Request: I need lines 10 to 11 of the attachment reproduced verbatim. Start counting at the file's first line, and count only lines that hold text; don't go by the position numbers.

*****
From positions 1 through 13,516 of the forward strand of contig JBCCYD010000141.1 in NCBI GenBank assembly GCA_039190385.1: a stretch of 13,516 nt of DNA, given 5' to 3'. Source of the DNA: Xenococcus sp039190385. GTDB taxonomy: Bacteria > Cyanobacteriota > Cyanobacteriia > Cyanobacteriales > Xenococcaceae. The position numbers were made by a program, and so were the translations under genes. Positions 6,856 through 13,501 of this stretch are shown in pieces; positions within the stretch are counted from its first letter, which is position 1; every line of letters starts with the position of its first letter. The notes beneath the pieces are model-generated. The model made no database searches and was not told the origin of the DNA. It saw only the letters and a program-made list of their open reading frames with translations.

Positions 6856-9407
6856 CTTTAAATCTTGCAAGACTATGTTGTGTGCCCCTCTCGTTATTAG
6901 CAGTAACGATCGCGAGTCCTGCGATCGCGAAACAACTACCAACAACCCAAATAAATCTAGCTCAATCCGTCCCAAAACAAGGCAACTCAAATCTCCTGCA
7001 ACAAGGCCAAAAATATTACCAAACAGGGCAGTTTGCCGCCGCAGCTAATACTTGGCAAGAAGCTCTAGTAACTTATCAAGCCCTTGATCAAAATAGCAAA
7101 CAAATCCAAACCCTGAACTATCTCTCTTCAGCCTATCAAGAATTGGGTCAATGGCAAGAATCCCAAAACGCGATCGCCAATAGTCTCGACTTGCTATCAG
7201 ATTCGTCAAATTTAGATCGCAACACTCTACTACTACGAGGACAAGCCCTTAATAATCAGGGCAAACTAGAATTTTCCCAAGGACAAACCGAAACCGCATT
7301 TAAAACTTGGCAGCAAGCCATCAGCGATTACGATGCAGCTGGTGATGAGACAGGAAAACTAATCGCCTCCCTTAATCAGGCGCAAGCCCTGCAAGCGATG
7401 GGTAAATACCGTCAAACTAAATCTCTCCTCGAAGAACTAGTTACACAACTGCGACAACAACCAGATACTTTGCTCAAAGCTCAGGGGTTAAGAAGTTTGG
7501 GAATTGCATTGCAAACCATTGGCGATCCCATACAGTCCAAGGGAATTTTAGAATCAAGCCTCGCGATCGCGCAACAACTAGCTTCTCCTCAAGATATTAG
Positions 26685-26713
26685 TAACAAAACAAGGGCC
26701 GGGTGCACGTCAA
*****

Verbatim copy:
7501 GAATTGCATTGCAAACCATTGGCGATCCCATACAGTCCAAGGGAATTTTAGAATCAAGCCTCGCGATCGCGCAACAACTAGCTTCTCCTCAAGATATTAG
Positions 26685-26713